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Microsoft Security Bulletin MS01-031
From: Microsoft Product Security <secnotif () MICROSOFT COM>
Date: Thu, 7 Jun 2001 20:02:36 -0700
The following is a Security Bulletin from the Microsoft Product Security
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Title: Predictable Name Pipes Could Enable Privilege Elevation
Date: 07 June 2001
Software: Windows 2000
Impact: Privilege elevation, denial of service,
Microsoft encourages customers to review the Security Bulletin at:
This bulletin discusses a total of seven vulnerabilities affecting
the Windows 2000 Telnet service. The vulnerabilities fall into three
broad categories: privilege elevation, denial of service and
Two of the vulnerabilities could allow privilege elevation, and have
their roots in flaws related to the way Telnet sessions are created.
When a new Telnet session is established, the service creates a named
pipe, and runs any code associated with it as part of the
initialization process. However, the pipe's name is predictable, and
if Telnet finds an existing pipe with that name, it simply uses it.
An attacker who had the ability to load and run code on the server
could create the pipe and associate a program with it, and the Telnet
service would run the code in Local System context when it stablished
the next Telnet session.
Four of the vulnerabilities could allow denial of service attacks.
None of these vulnerabilities have anything in common with each
- One occurs because it is possible to prevent Telnet from
terminating idle sessions; by creating a sufficient number of such
sessions, an attacker could deny sessions to any other user.
- One occurs because of a handle leak when a Telnet session is
terminated in a certain way. By repeatedly starting sessions and then
terminating them, an attacker could deplete the supply of handles on
the server to point where it could no longer perform useful work.
- One occurs because a logon command containing a particular
malformation causes an access violation in the Telnet service.
- One occurs because a system call can be made using only normal
user privileges, which has the effect of terminating a Telnet
The final vulnerability is an information disclosure vulnerability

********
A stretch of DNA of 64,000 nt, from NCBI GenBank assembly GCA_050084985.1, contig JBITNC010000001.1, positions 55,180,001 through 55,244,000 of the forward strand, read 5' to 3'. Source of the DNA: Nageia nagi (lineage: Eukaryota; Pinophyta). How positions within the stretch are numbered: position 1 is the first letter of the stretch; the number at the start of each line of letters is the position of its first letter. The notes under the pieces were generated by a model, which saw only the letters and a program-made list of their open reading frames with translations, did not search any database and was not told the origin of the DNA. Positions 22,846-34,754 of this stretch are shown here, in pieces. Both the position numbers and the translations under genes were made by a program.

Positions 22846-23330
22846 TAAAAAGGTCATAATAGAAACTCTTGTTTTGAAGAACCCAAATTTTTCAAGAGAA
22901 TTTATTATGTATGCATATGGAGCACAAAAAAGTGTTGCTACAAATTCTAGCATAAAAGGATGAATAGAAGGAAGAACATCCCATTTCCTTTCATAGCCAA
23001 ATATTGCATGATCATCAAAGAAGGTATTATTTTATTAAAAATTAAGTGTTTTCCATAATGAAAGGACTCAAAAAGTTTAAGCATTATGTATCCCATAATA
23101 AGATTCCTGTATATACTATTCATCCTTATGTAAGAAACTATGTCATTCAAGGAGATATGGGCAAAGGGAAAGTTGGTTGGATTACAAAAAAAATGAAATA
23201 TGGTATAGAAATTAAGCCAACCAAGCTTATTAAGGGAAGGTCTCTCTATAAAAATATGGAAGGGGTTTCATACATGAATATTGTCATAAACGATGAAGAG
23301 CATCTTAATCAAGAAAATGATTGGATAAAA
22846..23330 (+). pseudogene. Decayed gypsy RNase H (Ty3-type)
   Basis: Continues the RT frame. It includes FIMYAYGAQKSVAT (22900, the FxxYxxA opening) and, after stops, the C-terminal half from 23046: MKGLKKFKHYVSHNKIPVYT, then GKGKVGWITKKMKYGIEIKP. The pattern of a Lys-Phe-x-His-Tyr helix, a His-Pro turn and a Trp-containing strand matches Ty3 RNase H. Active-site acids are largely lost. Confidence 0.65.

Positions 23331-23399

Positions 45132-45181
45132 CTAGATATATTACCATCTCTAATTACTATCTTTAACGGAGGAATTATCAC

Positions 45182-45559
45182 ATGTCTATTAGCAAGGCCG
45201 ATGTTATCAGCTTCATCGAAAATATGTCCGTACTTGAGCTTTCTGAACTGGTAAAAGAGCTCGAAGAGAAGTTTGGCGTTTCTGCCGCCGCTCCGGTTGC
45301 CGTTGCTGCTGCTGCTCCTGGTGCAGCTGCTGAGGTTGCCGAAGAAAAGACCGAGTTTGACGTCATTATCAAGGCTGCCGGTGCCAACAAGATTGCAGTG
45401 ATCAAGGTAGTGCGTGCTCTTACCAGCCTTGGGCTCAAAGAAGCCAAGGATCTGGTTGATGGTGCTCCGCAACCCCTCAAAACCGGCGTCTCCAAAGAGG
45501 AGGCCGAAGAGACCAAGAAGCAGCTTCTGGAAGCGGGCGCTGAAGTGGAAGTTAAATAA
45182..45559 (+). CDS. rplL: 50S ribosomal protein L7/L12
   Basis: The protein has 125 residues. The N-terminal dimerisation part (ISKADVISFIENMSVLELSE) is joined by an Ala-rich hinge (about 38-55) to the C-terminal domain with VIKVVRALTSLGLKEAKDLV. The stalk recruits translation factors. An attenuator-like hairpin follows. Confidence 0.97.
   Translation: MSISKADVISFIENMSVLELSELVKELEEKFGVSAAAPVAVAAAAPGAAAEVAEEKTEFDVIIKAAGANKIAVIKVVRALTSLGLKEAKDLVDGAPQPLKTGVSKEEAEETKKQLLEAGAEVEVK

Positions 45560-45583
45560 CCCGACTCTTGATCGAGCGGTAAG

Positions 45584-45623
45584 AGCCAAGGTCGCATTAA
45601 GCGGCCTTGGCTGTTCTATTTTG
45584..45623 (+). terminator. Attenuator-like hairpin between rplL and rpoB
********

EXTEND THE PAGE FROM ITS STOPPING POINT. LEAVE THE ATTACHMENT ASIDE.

that could make it easier for an attacker to find Guest accounts
exposed via the Telnet server. It has exactly the same cause, scope
and effect as a vulnerability affecting FTP and discussed in
Microsoft Security Bulletin MS01-026.
Privilege elevation vulnerabilities:
- Because the attacker would need the ability to load and run code
on the Telnet server, it is likely that these vulnerabilities could
only be exploited by an attacker who had the ability to run code
locally on the Telnet Server.
- Administrative privileges are needed to start the Telnet service,
so the attacker could only exploit the vulnerability if Telnet were
already started on the machine.
Denial of service vulnerabilities:
- It would not be necessary to reboot the server to recover from any
of these vulnerabilities. At worst, the Telnet service would need to
- None of these vulnerabilities could be used to gain additional
privileges on the machine; they are denial of service vulnerabilities
Information disclosure vulnerability:
- The vulnerability could only be exploited if the Guest account on
the local machine was disabled, but the Guest account on a trusted
domain was enabled. By default, the Guest account is disabled.
- A patch is available to fix this vulnerability. Please read the
for information on obtaining this patch.
- Guardent (www.guardent.com) for reporting the two privilege
elevation vulnerabilities and one of the denial of service
- Richard Reiner of Securexpert (www.securexpert.com) for reporting
one of the denial of service vulnerabilities.
- Bindview's Razor Team (razor.bindview.com) for reporting one of
the denial of service vulnerabilities.
- Peter Grundl for reporting one of the denial of service
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- Microsoft Security Bulletin MS01-031 Microsoft Product Security (Jun 08)